The City of Fremantle recognises the Whadjuk people as the traditional owners of the greater Fremantle area. Its Nyoongar name is Walyalup and to the Whadjuk people, Walyalup is a place that has strong social, spiritual, cultural and historic significance.
There are five sites of Aboriginal significance recorded on the Register of Aboriginal Sites within the Fremantle local government:
- DAA3419 – Cantonment Hill
- DAA3536 – Swan River
- DAA3596 – Rocky Bay
- DAA3707 – Robb Jetty Camp (portion)
- DAA18332 – Clontarf Hill
View a map of the registered Nyoongar sites around Fremantle. To view other Nyoongar heritage sites around Fremantle visit Aboriginal Heritage Inquiry System.
A report detailing the Statements of Significance and Whadjuk Working Party visions and aspirations for the Fremantle area was developed in 2016. The report forms part of suite of documents regarding consultation with Whadjuk Nyoongar elders on the Cantonment Hill project.
The Whadjuk Advisory Group expressed the following visions and aspirations for Fremantle:
- Fremantle to become a place that speaks the truth
- Acknowledgement of Whadjuk Nyoongar people's rights and traditional ownership of the land
- Land hand back to Whadjuk Nyoongar community
- More employment and cultural opportunities within the City of Fremantle
- Public acknowledgement of Whadjuk achievements
- Tourism boat to and from Rottnest Island with Whadjuk Nyoongar tour guides
- Ensure that Whadjuk Nyoongar Intellectual Property is protected
- Direct engagement between the City of Fremantle and Whadjuk governances
- All significant sites in Fremantle should be maintained, preserved and protected
- Heritage sites should be respected and acknowledged for boorda (the future and for the generations to come), as they are part of Whadjuk Nyoongar identity and connect us to the nyittiny (the beginning of time).
In 2010 the City of Fremantle applied to the Minister of Indigenous Affairs for consent to use the registered sites for the purpose of ‘maintenance and improvements, landscape preservation, flora and fauna management’.
The Minister granted consent in February 2011, subject to a number of conditions being satisfied to protect and appropriately manage the cultural heritage of the sites prior to works commencing, including the preparation of a Cultural Heritage Management Plan.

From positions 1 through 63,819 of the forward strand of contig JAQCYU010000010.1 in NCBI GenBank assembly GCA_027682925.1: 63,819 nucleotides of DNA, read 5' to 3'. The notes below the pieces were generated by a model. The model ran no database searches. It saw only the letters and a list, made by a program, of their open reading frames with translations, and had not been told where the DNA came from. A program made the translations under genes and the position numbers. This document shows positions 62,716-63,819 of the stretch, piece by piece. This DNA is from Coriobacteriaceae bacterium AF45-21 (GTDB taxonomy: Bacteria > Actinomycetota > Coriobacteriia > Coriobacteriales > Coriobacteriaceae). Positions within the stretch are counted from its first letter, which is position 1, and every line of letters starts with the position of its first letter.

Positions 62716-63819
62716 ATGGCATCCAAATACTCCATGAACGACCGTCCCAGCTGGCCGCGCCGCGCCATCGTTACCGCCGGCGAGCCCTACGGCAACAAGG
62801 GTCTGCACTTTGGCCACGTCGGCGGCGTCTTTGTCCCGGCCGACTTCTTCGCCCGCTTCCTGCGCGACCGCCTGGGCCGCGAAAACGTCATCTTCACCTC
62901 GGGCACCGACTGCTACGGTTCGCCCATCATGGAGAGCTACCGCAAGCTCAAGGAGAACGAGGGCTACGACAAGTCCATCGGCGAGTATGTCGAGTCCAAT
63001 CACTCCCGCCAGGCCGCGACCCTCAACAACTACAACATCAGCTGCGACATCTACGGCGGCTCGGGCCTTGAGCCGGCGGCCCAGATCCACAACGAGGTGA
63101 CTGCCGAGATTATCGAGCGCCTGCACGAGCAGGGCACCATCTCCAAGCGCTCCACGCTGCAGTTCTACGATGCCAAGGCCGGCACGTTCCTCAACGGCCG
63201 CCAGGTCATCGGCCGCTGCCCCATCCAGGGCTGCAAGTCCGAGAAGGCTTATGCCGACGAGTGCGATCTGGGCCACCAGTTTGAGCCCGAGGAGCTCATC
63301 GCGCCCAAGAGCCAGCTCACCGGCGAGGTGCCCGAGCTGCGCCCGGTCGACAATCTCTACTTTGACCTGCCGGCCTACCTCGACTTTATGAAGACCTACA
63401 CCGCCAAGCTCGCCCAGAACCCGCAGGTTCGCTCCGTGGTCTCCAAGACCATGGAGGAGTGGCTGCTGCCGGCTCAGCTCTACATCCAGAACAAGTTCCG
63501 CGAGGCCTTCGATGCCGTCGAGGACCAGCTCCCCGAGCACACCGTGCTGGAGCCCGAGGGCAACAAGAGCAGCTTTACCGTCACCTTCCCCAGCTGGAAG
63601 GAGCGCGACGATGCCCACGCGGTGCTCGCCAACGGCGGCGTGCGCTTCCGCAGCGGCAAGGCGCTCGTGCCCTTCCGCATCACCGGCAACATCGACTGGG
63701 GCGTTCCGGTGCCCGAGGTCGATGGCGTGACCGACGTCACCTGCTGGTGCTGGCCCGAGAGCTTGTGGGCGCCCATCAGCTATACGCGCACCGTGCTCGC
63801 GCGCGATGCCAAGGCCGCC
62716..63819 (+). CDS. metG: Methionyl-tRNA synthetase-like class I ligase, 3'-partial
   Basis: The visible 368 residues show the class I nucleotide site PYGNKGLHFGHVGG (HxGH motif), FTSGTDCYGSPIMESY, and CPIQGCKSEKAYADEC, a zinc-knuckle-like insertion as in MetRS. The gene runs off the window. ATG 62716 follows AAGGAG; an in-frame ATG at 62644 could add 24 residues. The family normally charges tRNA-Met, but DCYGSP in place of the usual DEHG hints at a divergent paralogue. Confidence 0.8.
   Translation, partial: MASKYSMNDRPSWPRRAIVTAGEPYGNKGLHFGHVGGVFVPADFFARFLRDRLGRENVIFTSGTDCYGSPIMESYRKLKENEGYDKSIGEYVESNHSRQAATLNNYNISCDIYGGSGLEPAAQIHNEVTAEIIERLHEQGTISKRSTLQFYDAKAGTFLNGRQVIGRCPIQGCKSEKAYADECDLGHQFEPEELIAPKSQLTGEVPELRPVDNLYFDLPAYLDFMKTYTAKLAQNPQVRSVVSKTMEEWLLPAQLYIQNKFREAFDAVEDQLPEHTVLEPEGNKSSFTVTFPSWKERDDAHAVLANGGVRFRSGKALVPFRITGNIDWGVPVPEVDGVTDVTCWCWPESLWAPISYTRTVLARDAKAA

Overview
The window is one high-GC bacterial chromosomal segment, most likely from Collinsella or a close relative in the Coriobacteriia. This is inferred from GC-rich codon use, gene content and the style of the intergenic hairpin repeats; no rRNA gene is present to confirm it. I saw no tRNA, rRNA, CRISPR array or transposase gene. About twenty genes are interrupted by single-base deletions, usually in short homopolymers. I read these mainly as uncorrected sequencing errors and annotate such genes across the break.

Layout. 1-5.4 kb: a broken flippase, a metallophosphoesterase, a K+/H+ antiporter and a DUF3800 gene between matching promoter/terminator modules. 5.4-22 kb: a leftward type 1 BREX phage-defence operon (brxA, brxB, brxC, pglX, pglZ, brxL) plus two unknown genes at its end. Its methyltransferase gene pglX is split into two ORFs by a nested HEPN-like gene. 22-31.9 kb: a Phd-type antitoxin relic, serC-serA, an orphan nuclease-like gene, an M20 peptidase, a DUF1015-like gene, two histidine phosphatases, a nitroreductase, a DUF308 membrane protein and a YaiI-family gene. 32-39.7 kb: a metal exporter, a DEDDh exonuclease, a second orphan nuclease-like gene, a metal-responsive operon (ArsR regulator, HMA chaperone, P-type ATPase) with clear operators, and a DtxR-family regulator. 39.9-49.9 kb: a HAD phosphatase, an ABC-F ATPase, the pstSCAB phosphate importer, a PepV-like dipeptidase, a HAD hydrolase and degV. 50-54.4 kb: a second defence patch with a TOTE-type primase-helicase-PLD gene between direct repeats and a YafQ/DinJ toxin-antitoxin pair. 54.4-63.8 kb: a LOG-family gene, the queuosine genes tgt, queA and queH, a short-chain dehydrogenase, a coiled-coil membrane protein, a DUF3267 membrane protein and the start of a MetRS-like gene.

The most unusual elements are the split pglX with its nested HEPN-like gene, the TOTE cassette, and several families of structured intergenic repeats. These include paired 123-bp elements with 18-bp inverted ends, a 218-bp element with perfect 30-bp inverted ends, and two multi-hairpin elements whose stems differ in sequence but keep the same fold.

In 2011 the City of Fremantle commenced a project to revitalise Cantonment Hill. Cantonment Hill extends over an area of 2.31 hectares of land purchased by the City of Fremantle in 2010 from the federal government.
A master plan was prepared in 2012, proposing works to improve the public facilities and enhance the natural features of the site. The project presents a rare opportunity to establish new parkland in the centre of the city, restore and activate the heritage-listed Fremantle Harbour Signal Station and Naval Stores and share the rich Aboriginal and European history of Cantonment Hill with the broader community.
In recognition of the need for a focused dialogue on the project, the City of Fremantle proposed an advisory group of Whadjuk Working Party members be established to assist develop the statements of significance.
The Whadjuk Working Party nominated eight members, including Mr Greg Ugle, Mrs Theresa Walley, Mrs Vera Warrell, Marion Collard, Anne Ryder, Neville Collard, Richard Wilkes and Miriam Champion to represent the Whadjuk Working Party on the Whadjuk Advisory Group.
The Statements of Significance are based upon consultation and a site visit with the Whadjuk Advisory Group on Wednesday 17 February 2016 and extensive desktop research of literary and oral sources.
The report has been written to acknowledge Whadjuk visions and aspirations for Fremantle and values for the recognition and protection of registered sites.